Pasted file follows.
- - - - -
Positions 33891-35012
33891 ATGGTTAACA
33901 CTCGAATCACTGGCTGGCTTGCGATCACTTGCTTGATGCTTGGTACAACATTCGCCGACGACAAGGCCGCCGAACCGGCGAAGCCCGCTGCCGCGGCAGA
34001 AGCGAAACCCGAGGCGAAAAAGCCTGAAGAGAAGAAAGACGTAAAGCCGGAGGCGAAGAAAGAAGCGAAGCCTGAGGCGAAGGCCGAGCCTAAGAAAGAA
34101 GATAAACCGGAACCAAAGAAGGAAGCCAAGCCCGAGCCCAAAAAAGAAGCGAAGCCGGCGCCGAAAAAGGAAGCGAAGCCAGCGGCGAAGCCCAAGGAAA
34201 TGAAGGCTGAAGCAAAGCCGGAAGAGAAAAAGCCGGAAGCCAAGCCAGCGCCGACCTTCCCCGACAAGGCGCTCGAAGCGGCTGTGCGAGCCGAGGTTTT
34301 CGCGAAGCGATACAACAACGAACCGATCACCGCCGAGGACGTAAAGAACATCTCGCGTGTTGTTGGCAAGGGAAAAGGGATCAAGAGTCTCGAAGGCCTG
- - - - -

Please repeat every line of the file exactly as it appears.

Positions 33891-35012
33891 ATGGTTAACA
33901 CTCGAATCACTGGCTGGCTTGCGATCACTTGCTTGATGCTTGGTACAACATTCGCCGACGACAAGGCCGCCGAACCGGCGAAGCCCGCTGCCGCGGCAGA
34001 AGCGAAACCCGAGGCGAAAAAGCCTGAAGAGAAGAAAGACGTAAAGCCGGAGGCGAAGAAAGAAGCGAAGCCTGAGGCGAAGGCCGAGCCTAAGAAAGAA
34101 GATAAACCGGAACCAAAGAAGGAAGCCAAGCCCGAGCCCAAAAAAGAAGCGAAGCCGGCGCCGAAAAAGGAAGCGAAGCCAGCGGCGAAGCCCAAGGAAA
34201 TGAAGGCTGAAGCAAAGCCGGAAGAGAAAAAGCCGGAAGCCAAGCCAGCGCCGACCTTCCCCGACAAGGCGCTCGAAGCGGCTGTGCGAGCCGAGGTTTT
34301 CGCGAAGCGATACAACAACGAACCGATCACCGCCGAGGACGTAAAGAACATCTCGCGTGTTGTTGGCAAGGGAAAAGGGATCAAGAGTCTCGAAGGCCTG